What should you eat if you are dehydrated in the remote Mishmi Hills of Arunachal Pradesh? I found out the hard way with the help of a local and some purple berries.
Exploring the Mishmi Hills over a century ago in 1912, FM Bailey had mentioned the treacherous terrain where ‘blood-sucking flies were troublesome’. As Miwu and I clambered up a horseshoe-shaped mountain in the same region, swatting the notorious blood-sucker damdum flies and slipping on pine needles, ‘troublesome’ seems like a mild under-statement.
On the moss covered trees, a pair of beautiful sibias flitted from branch to branch while the all-pervasive whistles of the hill partridges echoed through the bamboo forest further down in the valley. We struggled to chart out a route upwards as the forest was too dense to see further ahead. After ascending through treacherous terrain on all fours, we hit a rock face eighty feet tall and covered in scree. There is no way around. Simultaneously we sigh.
Tightening the waist-straps of our large rucksacks we retrace our steps and attempt to find another route up. Miwu, lithe and powerful, hacks through with his copper-handled dao vaguely following a game trail probably used by linsangs and leopard cats. The chill mountain air nipped the inside of my nose and stung my forehead even though under my jacket I was bathed in perspiration.
On my right, growing right above a patch of unmelted snow, amongst ferns is a small plant about a foot in length. The primary stem has four small, succulent-looking light purple berries hanging from its tip. Miwu is a few metres ahead. I call out to him to inspect the plant and ask him, ‘can people eat these berries?’ (kya log isko kha sakte hai?). He studies them for a couple of seconds, looks me in the eye and replies, ‘yes, people eat these when they run out of water’.
I looked at my waterbottle- it was half filled and rather than stop, unpack the bag, get the pot out, light a fire, gather and melt snow once again I thought that a couple of berries would keep me going until we camp for the day.
I popped a berry into my mouth and took a few chews as a trial, a trick taught to me by the aboriginals of the Australian outback. First, take a small nibble and keep it in your mouth for a few seconds then spit it out. Then pause for a few moments. If it doesn’t tingle then take a couple more chews and swallow it down and wait once again. (Then they would give a larger bit to the elder folk of the tribe- if they survived it was good to eat, if they died it probably wasn’t!)
Neither did I have any elder folk to try it out on and nor did I mistrust Miwu. However, about four chews I violently spat it out. My tongue was burning, scorching as if I had swallowed goblet of fire! The acrid, blistering juice penetrated the roof of my palate, my tongue, gums, everywhere! I scraped my tongue with my nails in an attempt to reduce the sting, while my eyes started watering. My heart was racing, throbbing in my head. It felt like a hundred bee stings were simultaneously piercing the insides of my mouth.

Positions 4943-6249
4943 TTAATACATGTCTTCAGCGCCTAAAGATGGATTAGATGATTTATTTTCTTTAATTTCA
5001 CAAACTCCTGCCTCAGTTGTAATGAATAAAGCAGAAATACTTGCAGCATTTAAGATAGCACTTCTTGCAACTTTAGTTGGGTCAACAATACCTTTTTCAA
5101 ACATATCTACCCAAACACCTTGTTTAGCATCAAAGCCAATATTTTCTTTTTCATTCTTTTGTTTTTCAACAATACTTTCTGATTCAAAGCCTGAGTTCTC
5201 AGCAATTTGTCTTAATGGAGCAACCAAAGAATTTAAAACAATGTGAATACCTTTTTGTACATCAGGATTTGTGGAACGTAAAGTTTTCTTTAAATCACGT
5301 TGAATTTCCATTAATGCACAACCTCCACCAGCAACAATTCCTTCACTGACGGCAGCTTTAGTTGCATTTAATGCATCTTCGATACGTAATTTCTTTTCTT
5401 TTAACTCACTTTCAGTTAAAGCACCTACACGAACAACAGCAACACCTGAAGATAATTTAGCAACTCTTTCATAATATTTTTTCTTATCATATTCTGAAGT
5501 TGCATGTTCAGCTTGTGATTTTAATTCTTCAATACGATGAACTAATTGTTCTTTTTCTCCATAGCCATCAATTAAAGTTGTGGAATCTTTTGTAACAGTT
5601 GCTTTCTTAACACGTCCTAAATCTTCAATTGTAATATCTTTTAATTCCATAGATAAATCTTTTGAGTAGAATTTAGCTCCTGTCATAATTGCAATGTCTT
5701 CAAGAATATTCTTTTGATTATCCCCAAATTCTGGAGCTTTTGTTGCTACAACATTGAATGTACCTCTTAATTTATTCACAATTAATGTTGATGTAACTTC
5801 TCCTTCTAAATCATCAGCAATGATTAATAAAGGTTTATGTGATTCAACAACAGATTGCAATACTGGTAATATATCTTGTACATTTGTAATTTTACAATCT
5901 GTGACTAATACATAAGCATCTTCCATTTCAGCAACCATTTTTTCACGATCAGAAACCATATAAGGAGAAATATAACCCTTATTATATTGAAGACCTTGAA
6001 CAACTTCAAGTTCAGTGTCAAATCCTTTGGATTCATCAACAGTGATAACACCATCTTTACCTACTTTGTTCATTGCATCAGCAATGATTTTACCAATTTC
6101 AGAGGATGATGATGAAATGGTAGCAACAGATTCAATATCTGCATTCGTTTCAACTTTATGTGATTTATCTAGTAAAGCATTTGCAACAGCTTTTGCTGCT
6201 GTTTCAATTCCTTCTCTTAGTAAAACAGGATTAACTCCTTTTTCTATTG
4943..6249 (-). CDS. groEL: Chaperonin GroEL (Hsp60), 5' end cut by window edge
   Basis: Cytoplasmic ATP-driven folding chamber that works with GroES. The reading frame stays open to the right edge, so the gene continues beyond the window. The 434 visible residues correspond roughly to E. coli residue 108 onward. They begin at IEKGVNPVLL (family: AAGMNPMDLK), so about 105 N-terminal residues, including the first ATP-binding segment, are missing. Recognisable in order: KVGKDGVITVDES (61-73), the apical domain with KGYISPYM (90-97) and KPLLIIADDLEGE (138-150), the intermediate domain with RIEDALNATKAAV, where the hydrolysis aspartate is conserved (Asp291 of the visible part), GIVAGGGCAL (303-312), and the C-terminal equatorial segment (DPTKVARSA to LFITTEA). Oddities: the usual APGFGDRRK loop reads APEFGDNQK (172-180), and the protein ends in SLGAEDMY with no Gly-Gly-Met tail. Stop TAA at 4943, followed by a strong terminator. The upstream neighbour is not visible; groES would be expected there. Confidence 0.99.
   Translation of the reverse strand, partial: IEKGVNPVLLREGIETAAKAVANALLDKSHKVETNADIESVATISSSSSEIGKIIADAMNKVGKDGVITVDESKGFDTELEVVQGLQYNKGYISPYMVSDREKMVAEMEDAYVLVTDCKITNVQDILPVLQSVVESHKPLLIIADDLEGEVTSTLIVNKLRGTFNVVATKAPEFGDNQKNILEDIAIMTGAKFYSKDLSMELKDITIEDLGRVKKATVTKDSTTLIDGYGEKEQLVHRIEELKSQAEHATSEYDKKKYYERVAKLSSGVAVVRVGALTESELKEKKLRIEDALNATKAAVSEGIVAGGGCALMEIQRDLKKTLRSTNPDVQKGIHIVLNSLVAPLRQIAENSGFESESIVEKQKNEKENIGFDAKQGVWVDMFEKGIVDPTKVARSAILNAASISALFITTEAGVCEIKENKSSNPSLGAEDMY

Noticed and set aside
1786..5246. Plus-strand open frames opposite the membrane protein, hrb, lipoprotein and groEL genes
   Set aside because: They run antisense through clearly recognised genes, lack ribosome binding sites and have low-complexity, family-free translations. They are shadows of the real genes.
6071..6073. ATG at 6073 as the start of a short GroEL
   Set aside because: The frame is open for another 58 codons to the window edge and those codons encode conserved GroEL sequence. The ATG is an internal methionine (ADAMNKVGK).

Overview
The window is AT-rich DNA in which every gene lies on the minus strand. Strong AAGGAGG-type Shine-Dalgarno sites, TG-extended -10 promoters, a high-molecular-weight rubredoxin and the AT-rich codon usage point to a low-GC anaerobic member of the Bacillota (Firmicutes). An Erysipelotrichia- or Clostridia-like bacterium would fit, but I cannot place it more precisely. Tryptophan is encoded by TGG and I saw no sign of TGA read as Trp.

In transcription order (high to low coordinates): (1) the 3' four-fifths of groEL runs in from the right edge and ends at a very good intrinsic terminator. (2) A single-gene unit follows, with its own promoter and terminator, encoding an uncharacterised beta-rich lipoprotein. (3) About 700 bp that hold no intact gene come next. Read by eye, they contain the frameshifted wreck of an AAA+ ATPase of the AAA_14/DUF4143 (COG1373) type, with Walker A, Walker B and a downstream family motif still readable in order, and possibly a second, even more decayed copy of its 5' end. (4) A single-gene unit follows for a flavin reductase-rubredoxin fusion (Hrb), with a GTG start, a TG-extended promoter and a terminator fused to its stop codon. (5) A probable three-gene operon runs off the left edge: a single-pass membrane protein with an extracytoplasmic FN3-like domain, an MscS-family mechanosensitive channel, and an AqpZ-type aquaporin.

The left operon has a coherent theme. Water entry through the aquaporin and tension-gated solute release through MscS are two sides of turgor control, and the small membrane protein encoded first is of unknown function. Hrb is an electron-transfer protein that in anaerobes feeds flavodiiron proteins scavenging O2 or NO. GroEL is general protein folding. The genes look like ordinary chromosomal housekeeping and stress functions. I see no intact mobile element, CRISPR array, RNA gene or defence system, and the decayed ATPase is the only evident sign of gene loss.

I furiously coughed and spat and cleared my throat and spat and spat. However, within seconds it had spread further down my gullet and into my chest cavity, it felt like crushed glass was fanning out, spreading through the tiny arteries and blood vessels around my lungs sending waves of shooting, sharp pain across. Nothing I did seemed to abate or arrest the spread. I walked a few feet ahead and asked Miwu whether those berries were edible at all. He replied, ‘Oh so you ate them? Who told you to eat them?!’ ‘I ASKED YOU!’ I retorted. ‘You simply asked whether people eat them, I did not tell you to eat them!’ he laughed (meine bas bola ke log usko khate hai, khane ke liye thodi na bola tha!’).
I gargled my mouth with the remaining water and had a few sips, and only after a while did the discomfort die down.
Turns out, when the Idu Mishmi are in these forests in the drier months, they pop a few of these berries when they aren’t able to find water in order to combat the mind-games that dehydration plays. Those who have been severely dehydrated will know of the trance, the stupor that you enter- that overwhelms your senses and reflexes, rendering them useless.
The discomfort that these berries cause coupled with it coating the mouth with the acrid juice reduces the thirst and diverts your mind from hallucinating and getting delirious. Rather, you end up focussing on the painful irritation that they cause and that kind of kicks your senses into staying on track. For even a tiny lapse of focus in this unforgiving terrain could spell doom; a small misstep and one would go hurtling several hundred feet down the mountainside. Miwu smirkingly remembers the time his brother-in-law was with him, dehydrated, he trusted a loose rock with his weight and went tumbling down, fortunately breaking only a couple of bones as his dao strap got entangled in a tree and arrested his fall.
The potentially devasting effects of the dehydration in the wild cannot be downplayed; it takes your senses further away and away from you forming a vicious spiral. To read about how getting dehydrated felt in the sweltering terai forests when I was part of the tiger-monitoring team click here.
All photographs and text by Arjun Kamdar